Let’s talk about some often-overlooked historical tidbits that remind us food can be large-scale terrifying, can wreak havoc on entire cities, and can claim lives on a massive scale. These are some of the world’s strangest food-related disasters – and some are more recent than you might expect.
The idea of a tank of molasses randomly bursting and flooding the streets with the sticky, sweet substance sounds pretty hilarious.
Truth is, it was nightmarish.
It happened in Boston on January 15, 1919, and it had been coming for a long time. A tank of molasses owned by US Industrial Alcohol had been leaking for a while. It held 2.5 million gallons, and the design was flawed from the beginning — it was never built strong enough, and collapse was inevitable.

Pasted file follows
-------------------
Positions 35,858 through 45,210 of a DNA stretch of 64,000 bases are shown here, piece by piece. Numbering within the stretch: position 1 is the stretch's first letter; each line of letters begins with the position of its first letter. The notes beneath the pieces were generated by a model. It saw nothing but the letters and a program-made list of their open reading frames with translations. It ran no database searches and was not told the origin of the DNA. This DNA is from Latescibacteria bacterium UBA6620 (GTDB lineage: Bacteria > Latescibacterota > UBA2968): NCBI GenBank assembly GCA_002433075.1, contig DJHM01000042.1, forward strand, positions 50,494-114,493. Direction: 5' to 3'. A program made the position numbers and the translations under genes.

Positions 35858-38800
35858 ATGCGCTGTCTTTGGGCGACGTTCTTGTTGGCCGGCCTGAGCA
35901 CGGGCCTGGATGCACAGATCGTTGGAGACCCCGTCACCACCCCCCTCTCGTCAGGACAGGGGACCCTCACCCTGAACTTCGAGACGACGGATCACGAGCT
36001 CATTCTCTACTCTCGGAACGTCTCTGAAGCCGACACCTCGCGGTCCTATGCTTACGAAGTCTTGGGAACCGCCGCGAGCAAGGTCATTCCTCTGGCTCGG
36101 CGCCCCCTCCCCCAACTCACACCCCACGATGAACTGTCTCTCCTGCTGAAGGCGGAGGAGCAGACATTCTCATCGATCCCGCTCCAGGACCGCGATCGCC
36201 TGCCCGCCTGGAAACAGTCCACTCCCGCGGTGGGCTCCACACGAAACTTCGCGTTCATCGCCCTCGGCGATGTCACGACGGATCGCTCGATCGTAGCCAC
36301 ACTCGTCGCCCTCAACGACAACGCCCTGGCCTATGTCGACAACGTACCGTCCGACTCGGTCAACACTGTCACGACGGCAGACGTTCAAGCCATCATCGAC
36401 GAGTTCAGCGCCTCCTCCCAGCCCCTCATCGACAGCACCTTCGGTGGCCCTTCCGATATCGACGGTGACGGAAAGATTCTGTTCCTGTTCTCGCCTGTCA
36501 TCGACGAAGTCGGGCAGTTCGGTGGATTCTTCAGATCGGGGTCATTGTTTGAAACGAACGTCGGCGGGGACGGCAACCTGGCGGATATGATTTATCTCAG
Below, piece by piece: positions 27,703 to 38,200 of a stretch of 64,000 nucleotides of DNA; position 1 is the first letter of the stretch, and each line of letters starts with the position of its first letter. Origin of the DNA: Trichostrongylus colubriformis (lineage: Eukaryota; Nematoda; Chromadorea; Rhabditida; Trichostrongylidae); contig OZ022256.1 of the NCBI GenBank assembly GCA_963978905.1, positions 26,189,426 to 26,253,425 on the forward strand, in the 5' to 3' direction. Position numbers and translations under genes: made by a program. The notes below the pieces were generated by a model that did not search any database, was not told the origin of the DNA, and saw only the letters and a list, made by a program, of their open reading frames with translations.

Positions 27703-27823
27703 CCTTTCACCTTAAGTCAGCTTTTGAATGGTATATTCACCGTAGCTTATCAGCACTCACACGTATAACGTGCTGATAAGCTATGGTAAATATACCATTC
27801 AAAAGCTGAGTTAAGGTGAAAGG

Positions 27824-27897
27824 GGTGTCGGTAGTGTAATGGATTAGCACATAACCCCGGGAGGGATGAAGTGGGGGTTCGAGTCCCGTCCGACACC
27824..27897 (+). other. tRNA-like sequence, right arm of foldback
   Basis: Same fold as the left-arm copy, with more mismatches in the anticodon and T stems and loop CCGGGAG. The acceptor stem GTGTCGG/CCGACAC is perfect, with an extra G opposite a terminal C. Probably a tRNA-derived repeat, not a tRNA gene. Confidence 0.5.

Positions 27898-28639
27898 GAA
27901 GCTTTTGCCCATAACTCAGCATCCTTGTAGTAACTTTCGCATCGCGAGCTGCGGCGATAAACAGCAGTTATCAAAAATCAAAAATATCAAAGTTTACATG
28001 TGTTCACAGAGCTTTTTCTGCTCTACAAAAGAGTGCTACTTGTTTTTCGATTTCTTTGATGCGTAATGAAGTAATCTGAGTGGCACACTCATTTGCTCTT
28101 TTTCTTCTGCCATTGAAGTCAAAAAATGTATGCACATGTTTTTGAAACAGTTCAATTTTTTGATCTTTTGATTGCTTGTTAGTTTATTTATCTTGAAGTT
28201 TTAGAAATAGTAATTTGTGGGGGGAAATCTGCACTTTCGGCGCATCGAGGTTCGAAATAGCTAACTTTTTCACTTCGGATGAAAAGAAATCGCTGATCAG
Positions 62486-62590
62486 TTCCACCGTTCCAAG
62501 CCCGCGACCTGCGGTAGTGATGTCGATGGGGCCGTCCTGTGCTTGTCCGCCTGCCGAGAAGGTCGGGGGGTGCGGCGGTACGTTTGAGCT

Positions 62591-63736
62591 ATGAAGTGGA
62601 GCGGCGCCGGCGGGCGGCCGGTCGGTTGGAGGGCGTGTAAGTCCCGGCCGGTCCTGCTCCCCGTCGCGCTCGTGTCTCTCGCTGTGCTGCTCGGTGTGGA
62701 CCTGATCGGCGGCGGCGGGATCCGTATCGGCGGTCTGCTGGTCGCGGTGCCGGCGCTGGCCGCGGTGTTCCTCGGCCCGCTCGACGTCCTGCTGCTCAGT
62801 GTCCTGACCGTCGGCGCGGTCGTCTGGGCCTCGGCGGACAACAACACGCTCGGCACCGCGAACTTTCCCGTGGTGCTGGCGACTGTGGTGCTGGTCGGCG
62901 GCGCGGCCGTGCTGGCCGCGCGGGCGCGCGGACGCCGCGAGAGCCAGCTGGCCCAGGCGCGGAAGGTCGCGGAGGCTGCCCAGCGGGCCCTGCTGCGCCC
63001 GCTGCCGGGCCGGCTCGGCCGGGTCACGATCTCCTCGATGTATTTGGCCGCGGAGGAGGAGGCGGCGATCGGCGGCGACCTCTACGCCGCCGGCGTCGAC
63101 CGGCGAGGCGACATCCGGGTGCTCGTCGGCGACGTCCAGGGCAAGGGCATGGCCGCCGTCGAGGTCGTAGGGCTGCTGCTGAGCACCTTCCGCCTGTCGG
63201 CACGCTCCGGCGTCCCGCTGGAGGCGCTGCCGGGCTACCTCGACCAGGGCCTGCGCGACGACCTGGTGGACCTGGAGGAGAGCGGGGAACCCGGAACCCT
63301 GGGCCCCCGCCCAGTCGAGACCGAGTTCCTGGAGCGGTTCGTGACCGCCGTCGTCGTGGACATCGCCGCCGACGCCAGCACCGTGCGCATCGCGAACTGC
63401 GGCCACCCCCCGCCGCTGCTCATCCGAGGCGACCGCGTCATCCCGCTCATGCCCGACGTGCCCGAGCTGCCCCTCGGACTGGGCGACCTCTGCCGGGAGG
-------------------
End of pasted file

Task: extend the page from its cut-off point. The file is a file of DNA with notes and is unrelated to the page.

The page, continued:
Since molasses is a non-Newtonian liquid, that kind of quantity under that pressure would have behaved more like a mudslide or lava flow than molasses out of a bottle in your kitchen.
The 15-foot wave raced through the streets at around 35 miles per hour, and people were swept along with it. Those that survived suffered broken bones and disfiguring injuries and it was months before the bodies of the 21 dead were recovered. Cleanup efforts weren’t helped by the fact it was unseasonably warm when the tank burst, and the molasses hardened as temperatures plummeted.
History Today says it took 87,000 man-hours of work to haul, chisel, and saw away the hardened molasses that covered everything — including those who were unfortunate enough to be in the path of the tidal wave.